Gemma Ricketts

This Hanukkah, looking for the light in darkness

Today marks the start of Hanukkah – a time when Jewish families gather together to celebrate the miracle at the heart of the “Festival of Light.”

On Hanukkah, Jewish communities around the world remember how the Maccabees, a small native group of Jewish rebels in ancient Israel, defeated the occupying Syrian-Greek Empire and prevented the destruction of the Second Jewish Temple in Jerusalem. With the remains of the Jewish temple in ruin, and enough oil only to light the besieged temple flames for a day, the lights miraculously burned brightly for eight full days. The liberated Jewish inhabitants of the land would go onto self-govern for over a hundred years in the area until the arrival of the Romans. Now known as the Festival of Lights, this story tells a familiar tale of the attempted elimination of the Jews and of their rights in their homeland. It tells a story of their success against the odds and their determination to hold onto their collective religious and national heritage.

This year, for Jews around the world, this time of joy and togetherness is marred by the terrible events which occurred two months ago today, when Hamas launched its murderous assault on southern Israel, attempting – just like the Syrian King some 2,200 years ago – to deny and extinguish the rights of Jews to live freely in this land.

For the families and friends of the more than 1,200 Israelis brutally murdered by Hamas terrorists, this Hanukkah will no doubt heighten their sense of loss and bereavement, a tale all too familiar to this ancient community.

This is, of course, worse still for the families anxiously awaiting news of their 137 loved ones taken hostage more than 60 days ago and who still remain captive in Gaza. For them, the story of Hanukkah – which literally translates as ‘dedication’ – is unfinished and unfulfilled. The lights may still burn as they remember past endurances but, for these families, the lights will shine more dimly than ever.

We think of the heart-wrenching plight of Liora Argamani, who has brain cancer, and last week recorded a video in which she appealed for the release of her daughter, Noa, from Hamas captivity in Gaza.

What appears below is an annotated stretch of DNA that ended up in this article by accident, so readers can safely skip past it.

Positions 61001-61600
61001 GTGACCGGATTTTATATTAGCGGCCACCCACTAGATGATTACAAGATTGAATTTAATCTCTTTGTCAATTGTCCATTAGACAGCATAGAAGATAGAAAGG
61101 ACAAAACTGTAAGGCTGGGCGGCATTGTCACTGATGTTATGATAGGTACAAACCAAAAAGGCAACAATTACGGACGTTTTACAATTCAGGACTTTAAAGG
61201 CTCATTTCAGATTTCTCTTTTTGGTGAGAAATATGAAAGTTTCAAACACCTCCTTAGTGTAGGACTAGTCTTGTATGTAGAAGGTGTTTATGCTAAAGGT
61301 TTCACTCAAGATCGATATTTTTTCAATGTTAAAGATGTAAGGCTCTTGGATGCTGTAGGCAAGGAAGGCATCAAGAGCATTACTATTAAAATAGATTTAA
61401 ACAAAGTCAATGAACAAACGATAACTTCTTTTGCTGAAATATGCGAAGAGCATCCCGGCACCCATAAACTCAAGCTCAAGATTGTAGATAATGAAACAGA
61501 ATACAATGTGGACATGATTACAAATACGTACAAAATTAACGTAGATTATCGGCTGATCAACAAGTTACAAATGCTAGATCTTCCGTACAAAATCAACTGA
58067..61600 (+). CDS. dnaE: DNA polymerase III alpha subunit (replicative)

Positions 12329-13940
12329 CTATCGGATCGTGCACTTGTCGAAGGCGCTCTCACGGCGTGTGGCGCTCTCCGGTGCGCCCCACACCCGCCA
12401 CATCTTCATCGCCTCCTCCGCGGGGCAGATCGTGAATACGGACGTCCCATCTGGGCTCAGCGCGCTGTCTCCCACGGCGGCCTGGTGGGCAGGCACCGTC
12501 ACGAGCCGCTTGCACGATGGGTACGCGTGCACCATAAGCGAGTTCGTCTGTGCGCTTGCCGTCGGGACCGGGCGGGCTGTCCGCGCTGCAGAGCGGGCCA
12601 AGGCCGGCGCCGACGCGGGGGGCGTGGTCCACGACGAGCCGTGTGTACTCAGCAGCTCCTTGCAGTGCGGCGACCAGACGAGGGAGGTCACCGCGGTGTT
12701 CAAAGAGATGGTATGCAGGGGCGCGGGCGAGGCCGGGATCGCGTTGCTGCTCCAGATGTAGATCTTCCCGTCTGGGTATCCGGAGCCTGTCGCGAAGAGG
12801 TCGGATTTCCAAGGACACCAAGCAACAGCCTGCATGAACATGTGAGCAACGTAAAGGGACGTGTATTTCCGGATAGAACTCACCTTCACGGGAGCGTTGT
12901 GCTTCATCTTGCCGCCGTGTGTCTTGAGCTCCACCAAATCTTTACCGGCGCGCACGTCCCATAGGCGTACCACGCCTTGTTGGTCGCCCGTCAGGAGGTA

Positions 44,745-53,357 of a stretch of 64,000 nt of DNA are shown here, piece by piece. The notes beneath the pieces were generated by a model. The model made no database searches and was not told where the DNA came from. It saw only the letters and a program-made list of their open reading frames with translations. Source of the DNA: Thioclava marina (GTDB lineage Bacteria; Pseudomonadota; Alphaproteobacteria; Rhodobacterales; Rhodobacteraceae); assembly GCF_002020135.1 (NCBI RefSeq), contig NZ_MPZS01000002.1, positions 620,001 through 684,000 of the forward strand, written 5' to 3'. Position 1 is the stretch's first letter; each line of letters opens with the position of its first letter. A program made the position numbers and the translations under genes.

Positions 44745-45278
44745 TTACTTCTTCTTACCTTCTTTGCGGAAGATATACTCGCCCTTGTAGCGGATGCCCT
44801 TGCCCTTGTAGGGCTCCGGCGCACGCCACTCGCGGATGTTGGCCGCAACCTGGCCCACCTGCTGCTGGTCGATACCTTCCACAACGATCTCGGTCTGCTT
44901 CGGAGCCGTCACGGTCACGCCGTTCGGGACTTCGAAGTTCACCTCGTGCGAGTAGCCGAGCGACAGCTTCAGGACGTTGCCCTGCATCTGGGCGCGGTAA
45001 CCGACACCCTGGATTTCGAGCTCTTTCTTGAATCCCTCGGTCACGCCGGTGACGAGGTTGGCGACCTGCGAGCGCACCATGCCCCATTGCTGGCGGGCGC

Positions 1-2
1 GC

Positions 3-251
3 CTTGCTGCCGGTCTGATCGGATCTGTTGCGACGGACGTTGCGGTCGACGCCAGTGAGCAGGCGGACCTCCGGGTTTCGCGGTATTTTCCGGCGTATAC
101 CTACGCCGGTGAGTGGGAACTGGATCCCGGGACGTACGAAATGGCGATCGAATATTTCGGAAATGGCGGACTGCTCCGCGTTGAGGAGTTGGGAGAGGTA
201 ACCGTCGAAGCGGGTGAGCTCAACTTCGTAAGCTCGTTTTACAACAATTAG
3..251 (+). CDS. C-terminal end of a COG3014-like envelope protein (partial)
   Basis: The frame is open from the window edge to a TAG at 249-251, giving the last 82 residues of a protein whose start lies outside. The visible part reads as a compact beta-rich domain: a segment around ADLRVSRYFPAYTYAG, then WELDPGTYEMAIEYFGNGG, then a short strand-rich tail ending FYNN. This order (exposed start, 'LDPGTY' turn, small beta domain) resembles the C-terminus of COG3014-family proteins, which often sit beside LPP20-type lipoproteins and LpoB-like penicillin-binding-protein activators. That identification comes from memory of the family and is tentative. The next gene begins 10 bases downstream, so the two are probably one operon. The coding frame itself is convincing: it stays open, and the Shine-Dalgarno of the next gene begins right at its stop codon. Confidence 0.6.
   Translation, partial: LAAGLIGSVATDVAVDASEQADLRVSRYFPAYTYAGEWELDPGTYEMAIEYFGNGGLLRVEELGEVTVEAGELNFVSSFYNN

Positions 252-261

We imagine the feelings this Hanukkah of 85-year-old Yocheved Lifshitz whose husband, 83-year-old Oded, is still in the terrorists’ hands. We pray for Rimon Kirsht Buchshtav, whose husband, Yagev, is still held by Hamas. We think of 17-year-old Noam and 13-year-old Alma Or, whose father, Dror, remains in captivity – and whose mother, Yonat, was killed on 7 October.

Even among those hostages now released – several of whom we have met through ELNET UK, the UK affiliate of the European Leadership Network – we think of the children who returned home as orphans and those forced to leave their sole surviving parent behind with Hamas.

We are also mourning those Jewish hostages deemed too burdensome by Hamas and left to die in captivity. We remember Yehudit Weiss, who was receiving treatment for breast cancer and was found dead near Al-Shifa Hospital in Gaza, along with the body of the murdered 19-year-old army reservist Noa Marciano. We now know that the oldest Israeli hostage, 85-year-old Aryeh Zalmanovich also died in Hamas captivity.

We should not forget, too, the high price Israel is being forced to pay for the hostages’ release. Much of the media talks about the Qatari brokered deal to free the hostages in return for Palestinians held in Israeli prisons as if there were some moral equivalence.

But this simply isn’t the case. Among those Israel has been forced to free is the prominent Palestinian activist Ahed Tamimi who was arrested after posting on social media in the wake of 7 October: “We will slaughter you and you will say that what Hitler did to you was a joke, we will drink your blood and eat your skulls.”

Others released by Israel include those convicted of violent crimes, including attempted murder, inflicting serious bodily harm, and hurling firebombs. A number of released prisoners belong to terrorist groups, including Hamas.

We can only hope, just as the Jewish community would have in this same stretch of land over 2,000 years ago, for the Israeli survivors still held alive by their tormentors. Among these are over 20 women, 10 people aged over 75, and the unknown fate of Shira Bibas and her two sons, 4 years and 4 months old, who Hamas claim to have been killed.

Amid the current darkness, there is, appropriately for this festival, one shard of light. Hanukkah is a celebration of victory over those who ordered the Jews to abandon their religion and desecrated their Temple in Jerusalem. It is a story of Jewish suffering, resistance and triumph. These ripples of history are touching the Jewish community once more.

More than 2,000 years later, we’ve seen the Israeli hostages display similar qualities in the face of adversity. Yocheved Lifshitz, for instance, directly challenged Hamas leader Yahya Sinwar when he came to meet his captives, asking him how he wasn’t ashamed of himself, while 72-year-old Adina Moshe argued with the terrorists, asking them to release another older, more sickly hostage in her place.

For all its brutality and savagery, Hamas will never break the spirit and resilience of the Israeli people.

As we think of the hostages tonight, that’s something we’ll be celebrating this Hanukkah.

About the Author
Gemma Ricketts is a UK based former political advisor to the UK Labour Party. She has a background in politics and banking; she is currently the Policy Manager for ELNET UK.
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